While we were at Disneyland last year, we took a one-day side trip to Legoland. Here's the layout.  

 
It's inspired by a Becky Higgins layout ("Why We Love Summer") published in Creating Keepsakes in Aug. 2008. I loved her grid design with black pen lines separating the photos. After adhering the photos and drawing the lines, I used my light box to trace the Legoland logo, colored it in with pens and added Stickles to the sun. I wrote out my journaling, then added the minifig sticker and speech bubble.

I seriously love Legoland. I can't wait to go back.

Tuesday, October 15, 2013

Disneyland '12

Each year, my parents take our family and my sister's family on a trip to Disneyland.  Here's the layout from our 2012 visit:



There are a few details I'd like to point out.  First, the title.  The yellow part is stickers, but the black part is just pen.  I printed out the logo, taped it to the back of my patterned paper, put it on the light box and traced.  Then I transferred it to the desk and colored in the traced letters. Quick and easy.      

Next, the Mickey embellishment in the top right.  It's just a scrap of black cardstock that I punched 7 times (two small circles, one larger circle slightly overlapping them, and the corner rounder on all four corners).  I backed that with a scrap of yellow and added the '12 rub-ons.  


Finally, washi tape.  Two of the four strips of "patterned paper" are actually washi tape.  Can you tell which ones?  It's the black dot on the far left and the red dot under the embellishment. The yellow stripe and other red dot are paper.

Monday, October 14, 2013

Clergy Appreciation Month

Did you know that October is Clergy Appreciation Month?  Me neither, until I was assigned to write an article about it for Scrapjazz.  Despite being a lifelong churchgoer, I hadn't even heard about Clergy Appreciation Month and had certainly never done anything special for the occasion. Time to remedy that.  I definitely appreciate my pastor.  He's awesome.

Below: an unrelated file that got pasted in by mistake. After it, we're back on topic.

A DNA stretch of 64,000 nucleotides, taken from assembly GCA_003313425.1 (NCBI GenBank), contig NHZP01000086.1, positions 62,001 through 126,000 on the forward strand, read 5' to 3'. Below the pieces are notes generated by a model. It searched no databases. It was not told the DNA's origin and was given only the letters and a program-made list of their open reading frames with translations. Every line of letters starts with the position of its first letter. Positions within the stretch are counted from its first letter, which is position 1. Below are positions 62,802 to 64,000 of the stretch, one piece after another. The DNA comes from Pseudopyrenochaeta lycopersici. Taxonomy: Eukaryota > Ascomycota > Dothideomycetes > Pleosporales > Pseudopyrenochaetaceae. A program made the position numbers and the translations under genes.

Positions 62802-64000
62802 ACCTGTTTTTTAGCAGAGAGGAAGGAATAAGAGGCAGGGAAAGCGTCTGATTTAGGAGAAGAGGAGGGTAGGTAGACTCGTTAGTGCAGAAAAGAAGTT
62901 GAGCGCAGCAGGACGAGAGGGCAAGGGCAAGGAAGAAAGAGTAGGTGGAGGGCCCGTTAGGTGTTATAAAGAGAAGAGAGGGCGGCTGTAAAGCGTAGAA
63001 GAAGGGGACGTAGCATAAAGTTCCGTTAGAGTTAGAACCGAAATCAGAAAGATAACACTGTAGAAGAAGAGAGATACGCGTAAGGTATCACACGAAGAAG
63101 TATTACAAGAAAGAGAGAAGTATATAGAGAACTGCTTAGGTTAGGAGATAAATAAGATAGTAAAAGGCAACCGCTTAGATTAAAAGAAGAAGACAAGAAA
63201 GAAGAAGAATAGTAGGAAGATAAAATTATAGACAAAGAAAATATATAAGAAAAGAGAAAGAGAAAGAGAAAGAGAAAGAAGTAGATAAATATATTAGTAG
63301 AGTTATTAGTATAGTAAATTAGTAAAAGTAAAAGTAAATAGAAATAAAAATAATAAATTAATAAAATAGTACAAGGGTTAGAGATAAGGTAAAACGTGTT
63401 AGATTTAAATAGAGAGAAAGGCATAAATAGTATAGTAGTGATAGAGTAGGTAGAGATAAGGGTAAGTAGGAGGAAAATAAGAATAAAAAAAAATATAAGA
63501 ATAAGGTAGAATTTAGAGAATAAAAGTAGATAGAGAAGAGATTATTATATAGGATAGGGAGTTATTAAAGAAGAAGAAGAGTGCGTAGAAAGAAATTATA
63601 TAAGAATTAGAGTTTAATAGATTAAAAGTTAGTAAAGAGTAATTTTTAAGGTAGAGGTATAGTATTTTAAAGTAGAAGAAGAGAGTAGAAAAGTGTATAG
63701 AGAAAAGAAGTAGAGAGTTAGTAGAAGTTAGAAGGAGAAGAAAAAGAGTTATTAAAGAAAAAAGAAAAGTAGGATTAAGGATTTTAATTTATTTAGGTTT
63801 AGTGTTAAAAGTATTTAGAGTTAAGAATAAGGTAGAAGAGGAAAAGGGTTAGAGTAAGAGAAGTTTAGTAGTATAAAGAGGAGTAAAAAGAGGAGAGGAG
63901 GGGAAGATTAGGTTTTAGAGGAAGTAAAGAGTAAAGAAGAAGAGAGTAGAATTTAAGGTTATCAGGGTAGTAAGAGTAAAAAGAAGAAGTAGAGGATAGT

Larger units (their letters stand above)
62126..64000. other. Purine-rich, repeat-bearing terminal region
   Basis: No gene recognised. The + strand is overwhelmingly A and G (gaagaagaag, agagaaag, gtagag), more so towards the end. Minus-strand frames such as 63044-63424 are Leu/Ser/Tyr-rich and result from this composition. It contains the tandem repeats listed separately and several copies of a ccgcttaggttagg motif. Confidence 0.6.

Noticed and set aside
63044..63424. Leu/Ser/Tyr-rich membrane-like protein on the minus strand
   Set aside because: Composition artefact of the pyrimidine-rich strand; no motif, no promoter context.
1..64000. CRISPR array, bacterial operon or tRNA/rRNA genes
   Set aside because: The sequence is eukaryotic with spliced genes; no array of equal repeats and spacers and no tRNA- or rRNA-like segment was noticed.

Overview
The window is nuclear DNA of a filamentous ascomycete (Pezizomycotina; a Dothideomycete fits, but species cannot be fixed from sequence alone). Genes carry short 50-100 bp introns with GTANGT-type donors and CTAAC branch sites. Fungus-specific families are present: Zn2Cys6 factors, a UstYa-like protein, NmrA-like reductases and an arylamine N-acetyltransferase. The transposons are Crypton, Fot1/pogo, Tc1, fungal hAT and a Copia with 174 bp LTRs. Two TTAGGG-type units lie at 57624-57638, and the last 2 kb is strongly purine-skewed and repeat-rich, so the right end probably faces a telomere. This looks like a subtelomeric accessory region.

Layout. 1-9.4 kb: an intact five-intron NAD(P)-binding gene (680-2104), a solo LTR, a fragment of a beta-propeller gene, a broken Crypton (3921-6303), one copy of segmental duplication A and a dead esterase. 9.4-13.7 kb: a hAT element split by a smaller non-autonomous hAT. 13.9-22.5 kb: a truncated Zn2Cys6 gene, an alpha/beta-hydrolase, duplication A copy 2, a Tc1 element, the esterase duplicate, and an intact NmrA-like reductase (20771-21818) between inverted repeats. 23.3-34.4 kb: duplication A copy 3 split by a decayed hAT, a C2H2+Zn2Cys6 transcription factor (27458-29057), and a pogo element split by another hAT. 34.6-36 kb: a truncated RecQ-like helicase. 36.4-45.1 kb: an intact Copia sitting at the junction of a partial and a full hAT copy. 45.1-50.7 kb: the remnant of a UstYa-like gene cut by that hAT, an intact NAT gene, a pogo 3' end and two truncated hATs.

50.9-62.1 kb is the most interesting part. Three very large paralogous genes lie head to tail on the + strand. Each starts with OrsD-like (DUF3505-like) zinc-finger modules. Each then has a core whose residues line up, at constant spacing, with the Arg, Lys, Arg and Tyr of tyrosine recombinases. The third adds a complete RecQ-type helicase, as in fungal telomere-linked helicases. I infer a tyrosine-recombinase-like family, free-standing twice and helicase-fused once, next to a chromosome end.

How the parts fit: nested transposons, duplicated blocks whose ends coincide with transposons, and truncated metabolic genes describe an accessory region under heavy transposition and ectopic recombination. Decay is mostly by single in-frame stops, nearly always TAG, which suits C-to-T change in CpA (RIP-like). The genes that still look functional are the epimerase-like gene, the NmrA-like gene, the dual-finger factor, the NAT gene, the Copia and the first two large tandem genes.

Here's the card I made for Pastor Todd.  I used the scraps from my goddaughters' baptism card to make the cross.  I ran the base through a friend's Texture Boutique using the 'Swirls and Dots' folder, orienting it so that the dots were toward the top (in other words, upside down).  I glued a cardstock butterfly in place, then added a line of glue just along the body and carefully placed a vellum butterfly on top.  I gently folded up the wings to provide dimension and a sense of movement.  I'm happy with how it turned out: simple, elegant, and uplifting.    

 

If you have a religious leader in your life, I encourage you to take the time during Clergy Appreciation Month to show your thanks for all that he/she does!

Friday, October 11, 2013

Halloween Clotheslines

The best part about my job as Editorial Assistant for Fun Family Crafts is getting to see so many awesome and clever craft projects. When I'm reading through blogs, searching through websites, or scouring Pinterest and come across an excellent tutorial that I would like to feature at Fun Family Crafts, the first thing I have to do is search Fun Family Crafts to make sure it (or one just like it) isn't already there. As I scroll through all the projects with the same keywords, my mind is flooded with ideas. Here's one example.

A few weeks ago, I found this clothesline craft at Adventures of an Art Teacher.  It was so cute and each one was so different, which is something I value a lot. I really wanted to feature it. When I searched Fun Family Crafts to make sure we didn't already have something similar, I found this adorable Christmas-themed clothesline craft. I went ahead and submitted the clothesline craft I'd found since it was quite a bit different than the Santa one and now both are on the site.  

I was totally inspired to make a Halloween-themed clothesline craft. My friend Kelly was coming over for brunch and a craft morning, so I decided that we could each work on one when she was here. I dug out my scraps and we got to work. Here's what I made: